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"For pioneering contributions to single electron effects in mesoscopic systems."Background:
Dr. Kastner received his BS in Chemistry (1967) and Ph.D. in Physics (1972) from the University of Chicago. He joined the MIT Department of Physics in 1973, and became Donner Professor in 1989 and Department Head in 1998.
Dr. Kastner's early research on amorphous semiconductors led to the valence-alternation model for localized defect states. He currently studies semiconductor nanostructures and the magnetic and electronic properties of high temperature superconductors and their semiconductor precursors. Using nanostructures, with colleagues at IBM, the Weizmann Institute and MIT, he has shown that a droplet of electrons confined in a small region behaves like an artificial atom, in that both the charge and energy are quantized. A transistor containing such a droplet turns on and off every time an electron is added and is therefore called a single electron transistor (SET). The interaction of the droplet with metallic leads in an SET is analogous to that of an impurity atom with a metal. When the number of electrons on the droplet is odd, the SET displays the Kondo effect, characteristic of magnetic impurities in metals.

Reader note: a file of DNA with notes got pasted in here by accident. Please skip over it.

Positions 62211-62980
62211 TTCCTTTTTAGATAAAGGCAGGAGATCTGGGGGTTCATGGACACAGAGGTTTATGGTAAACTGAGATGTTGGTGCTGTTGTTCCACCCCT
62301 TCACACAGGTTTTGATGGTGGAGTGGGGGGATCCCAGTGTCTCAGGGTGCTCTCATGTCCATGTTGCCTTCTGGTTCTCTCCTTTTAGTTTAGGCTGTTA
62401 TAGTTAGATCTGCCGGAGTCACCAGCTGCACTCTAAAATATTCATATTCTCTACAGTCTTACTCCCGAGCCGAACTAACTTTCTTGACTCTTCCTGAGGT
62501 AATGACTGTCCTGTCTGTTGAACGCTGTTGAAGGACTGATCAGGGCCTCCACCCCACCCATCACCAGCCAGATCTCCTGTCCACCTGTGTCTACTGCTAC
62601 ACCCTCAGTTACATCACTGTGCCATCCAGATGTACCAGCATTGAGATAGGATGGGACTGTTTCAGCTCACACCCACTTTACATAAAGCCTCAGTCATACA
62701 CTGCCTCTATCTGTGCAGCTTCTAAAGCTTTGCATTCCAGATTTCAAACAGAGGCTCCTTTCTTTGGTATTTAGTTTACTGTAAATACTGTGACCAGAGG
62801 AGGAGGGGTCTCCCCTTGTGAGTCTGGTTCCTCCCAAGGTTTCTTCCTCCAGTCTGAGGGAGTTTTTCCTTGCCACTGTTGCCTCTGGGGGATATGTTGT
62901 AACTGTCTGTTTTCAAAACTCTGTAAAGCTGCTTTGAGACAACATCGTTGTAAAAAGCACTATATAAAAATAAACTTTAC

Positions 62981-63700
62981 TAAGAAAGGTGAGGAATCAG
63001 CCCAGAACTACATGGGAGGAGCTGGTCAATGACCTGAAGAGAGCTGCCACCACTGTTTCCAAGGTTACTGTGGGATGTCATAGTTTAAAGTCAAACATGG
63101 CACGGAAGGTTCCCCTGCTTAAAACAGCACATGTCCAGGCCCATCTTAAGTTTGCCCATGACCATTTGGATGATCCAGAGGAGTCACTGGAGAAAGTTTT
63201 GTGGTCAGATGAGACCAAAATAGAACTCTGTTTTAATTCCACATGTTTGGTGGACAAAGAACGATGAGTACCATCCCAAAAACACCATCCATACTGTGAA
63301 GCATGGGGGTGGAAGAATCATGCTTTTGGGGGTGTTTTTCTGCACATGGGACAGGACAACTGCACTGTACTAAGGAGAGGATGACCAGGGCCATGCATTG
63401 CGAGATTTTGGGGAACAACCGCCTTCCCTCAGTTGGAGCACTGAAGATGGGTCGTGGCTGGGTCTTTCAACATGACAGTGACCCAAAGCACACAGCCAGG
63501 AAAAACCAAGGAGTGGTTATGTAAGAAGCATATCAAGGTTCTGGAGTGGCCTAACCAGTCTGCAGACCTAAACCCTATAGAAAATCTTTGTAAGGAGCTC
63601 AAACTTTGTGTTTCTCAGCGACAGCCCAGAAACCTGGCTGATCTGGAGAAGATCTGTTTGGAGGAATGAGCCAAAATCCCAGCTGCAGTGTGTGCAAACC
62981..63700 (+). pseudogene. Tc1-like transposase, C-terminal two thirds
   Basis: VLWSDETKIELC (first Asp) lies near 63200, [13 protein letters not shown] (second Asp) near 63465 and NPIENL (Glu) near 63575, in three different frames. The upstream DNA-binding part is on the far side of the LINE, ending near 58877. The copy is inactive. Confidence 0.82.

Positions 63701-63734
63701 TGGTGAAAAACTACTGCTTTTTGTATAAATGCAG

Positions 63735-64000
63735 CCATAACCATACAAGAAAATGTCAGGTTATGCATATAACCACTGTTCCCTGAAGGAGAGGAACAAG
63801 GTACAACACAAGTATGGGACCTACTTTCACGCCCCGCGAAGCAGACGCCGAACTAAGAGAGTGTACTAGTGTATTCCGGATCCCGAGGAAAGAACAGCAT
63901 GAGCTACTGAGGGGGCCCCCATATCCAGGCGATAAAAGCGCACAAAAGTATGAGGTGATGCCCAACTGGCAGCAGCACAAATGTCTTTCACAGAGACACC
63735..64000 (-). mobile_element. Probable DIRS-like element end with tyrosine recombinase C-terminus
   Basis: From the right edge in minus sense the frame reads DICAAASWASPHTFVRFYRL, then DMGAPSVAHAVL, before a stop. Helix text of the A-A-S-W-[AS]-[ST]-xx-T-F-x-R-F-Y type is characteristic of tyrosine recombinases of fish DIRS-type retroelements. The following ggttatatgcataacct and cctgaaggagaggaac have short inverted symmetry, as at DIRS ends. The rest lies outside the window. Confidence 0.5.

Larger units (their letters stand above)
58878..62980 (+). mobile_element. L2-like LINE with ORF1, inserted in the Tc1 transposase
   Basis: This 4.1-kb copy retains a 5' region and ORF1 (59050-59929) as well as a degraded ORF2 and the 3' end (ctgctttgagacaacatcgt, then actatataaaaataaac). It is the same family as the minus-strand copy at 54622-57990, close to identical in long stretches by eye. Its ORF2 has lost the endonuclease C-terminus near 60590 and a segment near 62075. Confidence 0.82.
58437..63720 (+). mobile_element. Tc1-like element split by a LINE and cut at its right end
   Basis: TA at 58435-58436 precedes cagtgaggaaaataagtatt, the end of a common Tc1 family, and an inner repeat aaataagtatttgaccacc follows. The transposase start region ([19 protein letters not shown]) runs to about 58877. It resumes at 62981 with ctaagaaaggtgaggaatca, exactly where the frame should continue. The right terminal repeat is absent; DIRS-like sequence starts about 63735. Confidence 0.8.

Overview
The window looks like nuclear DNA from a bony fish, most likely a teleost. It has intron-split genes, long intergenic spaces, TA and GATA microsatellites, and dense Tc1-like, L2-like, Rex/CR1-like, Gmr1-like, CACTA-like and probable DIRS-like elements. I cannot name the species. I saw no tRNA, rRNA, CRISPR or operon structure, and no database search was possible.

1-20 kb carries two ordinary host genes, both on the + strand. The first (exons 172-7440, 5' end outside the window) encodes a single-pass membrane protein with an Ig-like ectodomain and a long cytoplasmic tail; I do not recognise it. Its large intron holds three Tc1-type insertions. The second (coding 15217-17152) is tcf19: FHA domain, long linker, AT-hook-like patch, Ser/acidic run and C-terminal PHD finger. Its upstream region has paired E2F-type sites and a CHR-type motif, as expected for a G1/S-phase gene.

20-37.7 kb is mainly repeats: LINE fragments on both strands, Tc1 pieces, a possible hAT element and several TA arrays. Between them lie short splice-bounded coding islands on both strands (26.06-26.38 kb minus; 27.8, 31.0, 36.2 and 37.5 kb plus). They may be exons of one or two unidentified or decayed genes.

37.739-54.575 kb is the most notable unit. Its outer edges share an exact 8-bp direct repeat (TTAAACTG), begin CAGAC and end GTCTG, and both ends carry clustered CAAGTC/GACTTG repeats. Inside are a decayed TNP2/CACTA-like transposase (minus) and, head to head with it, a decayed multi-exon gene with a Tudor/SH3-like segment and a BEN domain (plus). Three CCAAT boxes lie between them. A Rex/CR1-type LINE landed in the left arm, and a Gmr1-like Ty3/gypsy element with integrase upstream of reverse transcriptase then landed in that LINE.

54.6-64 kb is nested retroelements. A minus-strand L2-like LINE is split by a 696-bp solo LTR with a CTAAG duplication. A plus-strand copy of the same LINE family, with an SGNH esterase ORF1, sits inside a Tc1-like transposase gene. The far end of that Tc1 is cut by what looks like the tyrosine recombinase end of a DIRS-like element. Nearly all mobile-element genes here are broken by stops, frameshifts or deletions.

Dr. Kastner is a Fellow of both the APS and the AAAS. In 1995 he received the APS David Adler Lectureship Award.
Zachary Fisk (Chair), Patrick Lee, Dale van Harlingen ('98 Recipient), Sankar das Sarma (Vice Chair), Cherry Ann Murray